And I’ve run out of questions. Since Louise failed to ask, I would like to add that I am very fond of a custard cream and also thank her hugely for having me. This is my first blog tour and I am hugely grateful for the support. I hope it turns into a long and happy friendship.

Mart

 

Huge thanks again for your wonderful answers, and for giving us a great insight into your work. 

Louise 

 

The Cosmic Atlas Of Alfie Fleet is available in paperback (Oxford University Press, £6.99).

Find out more at Oxford University Press.

Young Adult Reviews

Review: Friendship Fails Of Emma Nash by Chloe Seager

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Extract:

How is it possible that just because Steph’s busy and Faith’s away, I have no one left?! Literally no one. How pathetic is that?! How do I only have two friends in the entire globe?! The entire globe of nearly eight billion people? TWO? Out of EIGHT BILLION?

Is that normal??!!

I’m Robinson Crusoe, sitting out on a tiny island all by myself. And no one’s coming to rescue me. 

(From The Friendship Fails Of Emma Nash by Chloe Seager.) 

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Emma’s given up on love but all her friends are in relationships. Suddenly Emma isn’t sure what to do with herself and she misses the old dynamic of her friendships. This puts her on a mission to make new best friends. 

The school fashion show seems like the perfect opportunity to meet new people.

The result is a series of hilarious situations and mishaps. Emma is back online and she is unafraid to share all. 

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Review:

Editing Emma was one of my surprise hits of 2017. By surprise, I don’t mean there was any reason the book shouldn’t have been fab. I mean I wasn’t certain it would be for me. I was late the party with contemporary YA and had just discovered what it fabulous genre it is when I read Editing Emma. The book had a distinctive, chatty voice and the characters stayed with me long after I opened the book. It reminded me what it was really like to be the teenager and its themes about online identity were totally up to date.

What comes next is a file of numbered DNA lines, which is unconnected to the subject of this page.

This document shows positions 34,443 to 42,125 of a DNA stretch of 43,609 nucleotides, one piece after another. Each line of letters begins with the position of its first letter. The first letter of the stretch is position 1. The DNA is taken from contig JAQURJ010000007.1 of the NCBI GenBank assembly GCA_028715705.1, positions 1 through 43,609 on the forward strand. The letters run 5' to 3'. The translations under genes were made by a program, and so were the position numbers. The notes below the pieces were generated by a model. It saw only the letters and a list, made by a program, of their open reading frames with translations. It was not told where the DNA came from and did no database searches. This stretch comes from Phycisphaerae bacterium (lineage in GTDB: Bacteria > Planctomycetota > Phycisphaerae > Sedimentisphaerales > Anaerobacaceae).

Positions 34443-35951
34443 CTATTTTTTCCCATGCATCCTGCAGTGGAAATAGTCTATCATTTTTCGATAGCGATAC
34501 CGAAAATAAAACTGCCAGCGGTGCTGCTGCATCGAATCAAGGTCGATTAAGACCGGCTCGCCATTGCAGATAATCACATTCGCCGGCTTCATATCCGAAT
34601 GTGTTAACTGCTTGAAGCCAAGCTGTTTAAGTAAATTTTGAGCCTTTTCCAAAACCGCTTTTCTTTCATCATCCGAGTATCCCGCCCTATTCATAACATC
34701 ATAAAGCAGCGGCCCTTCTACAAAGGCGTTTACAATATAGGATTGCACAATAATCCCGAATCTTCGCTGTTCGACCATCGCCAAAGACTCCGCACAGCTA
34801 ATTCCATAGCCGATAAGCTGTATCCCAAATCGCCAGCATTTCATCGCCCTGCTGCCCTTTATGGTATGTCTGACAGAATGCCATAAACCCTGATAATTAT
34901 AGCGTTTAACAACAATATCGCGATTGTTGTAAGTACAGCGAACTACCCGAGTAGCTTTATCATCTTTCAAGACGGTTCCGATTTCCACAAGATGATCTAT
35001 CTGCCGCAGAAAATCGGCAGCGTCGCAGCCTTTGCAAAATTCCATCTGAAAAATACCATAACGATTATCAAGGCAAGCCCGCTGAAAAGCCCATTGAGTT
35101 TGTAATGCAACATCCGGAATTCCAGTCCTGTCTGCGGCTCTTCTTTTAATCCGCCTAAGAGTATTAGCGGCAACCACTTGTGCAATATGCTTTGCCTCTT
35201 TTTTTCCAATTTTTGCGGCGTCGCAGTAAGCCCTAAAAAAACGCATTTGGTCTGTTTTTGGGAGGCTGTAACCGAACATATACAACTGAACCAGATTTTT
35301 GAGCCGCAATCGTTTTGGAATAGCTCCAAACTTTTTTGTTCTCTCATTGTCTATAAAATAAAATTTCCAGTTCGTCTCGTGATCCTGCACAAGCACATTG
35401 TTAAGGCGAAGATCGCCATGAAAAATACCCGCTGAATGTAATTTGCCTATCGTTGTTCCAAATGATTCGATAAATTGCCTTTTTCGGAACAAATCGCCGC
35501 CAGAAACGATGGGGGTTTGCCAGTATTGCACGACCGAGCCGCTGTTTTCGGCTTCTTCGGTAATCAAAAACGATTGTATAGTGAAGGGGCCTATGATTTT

Guess what? The sequel is fab too.

Lots of seventeen and eighteen-year-olds have to confront shifts in their friendship groups. Partners come and go, groups expand and reshape as young people move into sixth-form and there is the great big end-of-school looming over everything. That’s what is happening to Emma Nash. She may have sorted out her own love life but with her friends in relationships, she’s feeling pretty lonely. 

So Emma logs back online. 

I love how these stories explore the role of the internet in modern friendship groups. This is something which – until the past couple of years – wasn’t acknowledged in YA. It was like the unspoken taboo. Teens had a whole world online but people were afraid to encourage it. It is great to see books which honestly reflect how teenagers use the internet. Friendship Fails Of Emma Nash covers everything from trawling through profiles of people we vaguely know to awkward emails to how it can feel when the internet turns nasty. 

This book is also upfront about the things teenagers really talk about. Periods. Sex. This book is unafraid to visit the supposedly-taboo topics. Emma is unafraid to share everything – and I mean everything. She’s like that real girl you knew as a teenager who would give you regular updates on bra-size and period flow. The reader is reminded that these subjects are totally normal and hopefully this will give them confidence to have open conversations and challenge stereotypes.